In addition to the science, the film also spends time highlighting conservation efforts such as TreePeople, The Edible Schoolyard, The Greenhouse Project at Rikers Island, and Sustainable South Bronx, all grassroot efforts to increase awareness of our most important natural resource, soil. As Secretary Vilsack said in his speech given earlier that day, there is a great need to bring understanding to the public, especially those in urban areas, that our food does not come from the grocery store. He spoke to the plight of "food deserts", and how not only does it highlight a need for better nutrition, which in turn will result in better health (lower obesity rates as one example) but hopefully greater public awareness and enhanced conservation efforts. I think this movie, though it does not (as far as I can remember) mention food deserts directly, can help in this effort.

Overall, the movie was very well done. As a documentary I think it does an excellent job in raising awareness and understanding of an area where they is very little knowledge by the public. If this movie can reach a wide audience I think it will do a lot of good, and overall I think it was received quite favorably by those who attended the showing. Personally, I will be purchasing a copy, and if it does not contain the f-bomb, I will be sending it to my sister who show to her science classes. I certainly hope the filmmakers have success with this movie, and hopefully this will open doors for further awareness projects along these lines.

As a documentary, I give this film 4.75 out of 5 stars. The only detraction really is the single gratuitous curse-word, which will hurt the ability of teachers to show this movie to their science classes. If that can be removed, I think this becomes an extremely valuable tool in the hand of conservationists.


*I've made the mistake of calling it "dirt" a couple of times (still trying to get the medical microbiology out of my veins) only to be rejoined with glares and looks of major disapproval.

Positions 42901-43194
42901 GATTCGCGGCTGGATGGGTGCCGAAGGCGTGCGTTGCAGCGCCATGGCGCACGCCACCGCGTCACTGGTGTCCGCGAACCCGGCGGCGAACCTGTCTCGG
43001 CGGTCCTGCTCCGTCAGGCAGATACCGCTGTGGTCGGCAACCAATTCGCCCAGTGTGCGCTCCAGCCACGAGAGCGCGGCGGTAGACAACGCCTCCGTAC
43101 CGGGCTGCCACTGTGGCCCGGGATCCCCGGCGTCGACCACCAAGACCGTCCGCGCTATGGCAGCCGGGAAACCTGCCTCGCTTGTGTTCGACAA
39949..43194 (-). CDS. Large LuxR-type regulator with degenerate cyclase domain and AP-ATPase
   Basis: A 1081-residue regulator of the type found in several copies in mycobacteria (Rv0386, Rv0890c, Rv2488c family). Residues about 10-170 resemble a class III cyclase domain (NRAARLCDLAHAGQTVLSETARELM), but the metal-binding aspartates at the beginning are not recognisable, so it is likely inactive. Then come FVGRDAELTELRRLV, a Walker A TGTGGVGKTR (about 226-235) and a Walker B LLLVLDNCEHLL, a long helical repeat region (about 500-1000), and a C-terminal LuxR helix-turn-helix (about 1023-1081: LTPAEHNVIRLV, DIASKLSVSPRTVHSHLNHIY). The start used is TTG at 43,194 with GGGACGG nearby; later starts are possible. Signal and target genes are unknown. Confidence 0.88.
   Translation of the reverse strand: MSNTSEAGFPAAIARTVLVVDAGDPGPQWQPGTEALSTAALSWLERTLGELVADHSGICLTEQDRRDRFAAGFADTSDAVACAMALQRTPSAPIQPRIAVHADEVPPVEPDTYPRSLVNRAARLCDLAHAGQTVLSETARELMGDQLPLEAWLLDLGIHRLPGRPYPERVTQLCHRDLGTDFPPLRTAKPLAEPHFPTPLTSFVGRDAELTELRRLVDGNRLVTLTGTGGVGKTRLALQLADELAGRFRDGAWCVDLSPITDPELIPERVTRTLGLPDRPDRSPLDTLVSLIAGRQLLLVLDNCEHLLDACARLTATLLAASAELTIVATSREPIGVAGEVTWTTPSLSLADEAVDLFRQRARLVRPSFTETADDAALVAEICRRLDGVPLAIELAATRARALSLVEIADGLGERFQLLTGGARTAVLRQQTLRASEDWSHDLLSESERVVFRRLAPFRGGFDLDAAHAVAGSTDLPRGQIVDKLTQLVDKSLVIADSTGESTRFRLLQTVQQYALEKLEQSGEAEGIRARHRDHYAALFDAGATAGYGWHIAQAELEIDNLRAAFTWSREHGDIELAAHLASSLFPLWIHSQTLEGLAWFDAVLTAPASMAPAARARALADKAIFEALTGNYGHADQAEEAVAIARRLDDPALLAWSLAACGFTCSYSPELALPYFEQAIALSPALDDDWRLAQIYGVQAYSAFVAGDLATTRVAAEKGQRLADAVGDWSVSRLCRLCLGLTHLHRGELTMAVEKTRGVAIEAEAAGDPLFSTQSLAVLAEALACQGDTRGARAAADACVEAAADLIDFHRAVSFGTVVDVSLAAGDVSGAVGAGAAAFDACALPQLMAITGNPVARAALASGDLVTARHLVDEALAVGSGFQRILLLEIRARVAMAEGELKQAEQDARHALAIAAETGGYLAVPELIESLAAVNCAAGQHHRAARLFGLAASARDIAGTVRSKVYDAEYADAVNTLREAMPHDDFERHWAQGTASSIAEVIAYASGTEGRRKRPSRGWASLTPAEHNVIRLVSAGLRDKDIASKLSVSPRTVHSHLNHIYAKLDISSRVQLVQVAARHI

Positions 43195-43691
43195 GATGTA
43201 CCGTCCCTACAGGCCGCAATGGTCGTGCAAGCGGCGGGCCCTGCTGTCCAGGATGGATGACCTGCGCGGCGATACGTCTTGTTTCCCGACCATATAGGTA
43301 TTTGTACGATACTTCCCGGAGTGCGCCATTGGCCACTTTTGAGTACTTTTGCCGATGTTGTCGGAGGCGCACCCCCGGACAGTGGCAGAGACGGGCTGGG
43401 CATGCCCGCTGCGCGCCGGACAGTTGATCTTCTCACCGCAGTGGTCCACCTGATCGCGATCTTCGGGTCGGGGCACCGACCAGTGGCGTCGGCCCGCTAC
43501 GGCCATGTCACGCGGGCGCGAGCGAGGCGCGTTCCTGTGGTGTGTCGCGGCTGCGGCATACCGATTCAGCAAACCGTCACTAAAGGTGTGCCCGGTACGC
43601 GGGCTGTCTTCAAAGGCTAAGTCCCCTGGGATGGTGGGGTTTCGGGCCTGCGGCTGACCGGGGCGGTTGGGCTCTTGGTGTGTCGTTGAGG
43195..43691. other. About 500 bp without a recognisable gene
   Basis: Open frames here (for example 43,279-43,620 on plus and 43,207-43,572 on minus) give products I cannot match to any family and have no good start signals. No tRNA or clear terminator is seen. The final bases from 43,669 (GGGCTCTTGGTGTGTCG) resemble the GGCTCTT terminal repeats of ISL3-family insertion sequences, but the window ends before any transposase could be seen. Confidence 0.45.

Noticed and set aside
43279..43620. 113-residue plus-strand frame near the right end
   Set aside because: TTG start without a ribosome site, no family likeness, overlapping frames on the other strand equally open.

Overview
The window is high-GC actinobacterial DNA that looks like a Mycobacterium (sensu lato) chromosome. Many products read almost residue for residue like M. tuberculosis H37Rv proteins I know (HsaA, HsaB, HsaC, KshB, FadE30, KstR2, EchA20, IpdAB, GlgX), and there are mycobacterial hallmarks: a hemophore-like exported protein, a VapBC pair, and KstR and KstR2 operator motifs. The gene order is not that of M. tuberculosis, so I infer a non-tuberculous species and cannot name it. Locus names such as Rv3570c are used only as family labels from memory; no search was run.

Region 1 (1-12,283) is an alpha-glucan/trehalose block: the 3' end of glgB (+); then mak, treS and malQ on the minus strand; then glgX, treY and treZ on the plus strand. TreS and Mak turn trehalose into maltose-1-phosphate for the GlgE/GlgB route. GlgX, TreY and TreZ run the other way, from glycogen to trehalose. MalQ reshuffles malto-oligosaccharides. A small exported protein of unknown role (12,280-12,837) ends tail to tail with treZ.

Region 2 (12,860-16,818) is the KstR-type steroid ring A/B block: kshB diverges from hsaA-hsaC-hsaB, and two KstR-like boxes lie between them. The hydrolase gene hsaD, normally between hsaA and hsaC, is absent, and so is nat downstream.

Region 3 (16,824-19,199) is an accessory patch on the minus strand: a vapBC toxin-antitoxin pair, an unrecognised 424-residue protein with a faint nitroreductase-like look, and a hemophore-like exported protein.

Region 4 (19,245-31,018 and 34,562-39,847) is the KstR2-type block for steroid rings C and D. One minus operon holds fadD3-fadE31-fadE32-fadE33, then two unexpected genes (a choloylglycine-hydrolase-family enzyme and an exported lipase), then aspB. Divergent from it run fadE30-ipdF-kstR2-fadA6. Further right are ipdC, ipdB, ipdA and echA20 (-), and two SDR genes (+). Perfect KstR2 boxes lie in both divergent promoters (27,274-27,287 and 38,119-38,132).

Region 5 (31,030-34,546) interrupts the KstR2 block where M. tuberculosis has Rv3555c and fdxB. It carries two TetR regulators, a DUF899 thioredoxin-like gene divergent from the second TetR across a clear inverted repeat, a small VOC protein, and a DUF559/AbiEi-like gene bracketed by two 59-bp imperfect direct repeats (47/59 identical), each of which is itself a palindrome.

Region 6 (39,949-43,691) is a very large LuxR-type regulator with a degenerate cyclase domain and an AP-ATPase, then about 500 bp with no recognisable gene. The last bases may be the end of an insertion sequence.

5 comments:

Genomic Repairman said...

Did they say if there will be any additional sneakpeak showings. This sounds like it will be a good film.

Thomas Joseph said...

They didn't make mention of any addition sneakpeaks. They may have something on their website however, and they do IIRC have a number of clips on their website as well.

soil mama said...

thanks for the review. trailer I saw made it look pretty good. maybe a little cheezy and over dramatic, but sometimes that's what it takes to reach a wider audience.

I personally don't have any issues with cursing, but it does really limit the audience, which is a huge drawback for people who want to use it in an educational setting, or share it with kiddos. hopefully they take it out.

I always get exicted when there's a chance to show the general public how amazing and important soil it.

are you going to give us a meeting overview too? :)

Thomas Joseph said...

are you going to give us a meeting overview too?

To be honest, other than attending Vilsack's opening session, and the movie ... the only other thing I did was fly in and give a talk. I flew out the very next day. I'm not an SWCS member so I didn't stick around to listen to anything else. I have too much stuff going on back here.

microbiologist xx said...

Sounds pretty interesting. I had not heard of the documentary, but I will definitely check it out when it's made available to the general public.
As far as cringing over the word dirt... That is exactly how I felt after the "anthrax letters." Calling B. anthracis anthrax was bad enough, but the second Ba was referred to as a virus, I had to stop watching for fear of having a stroke.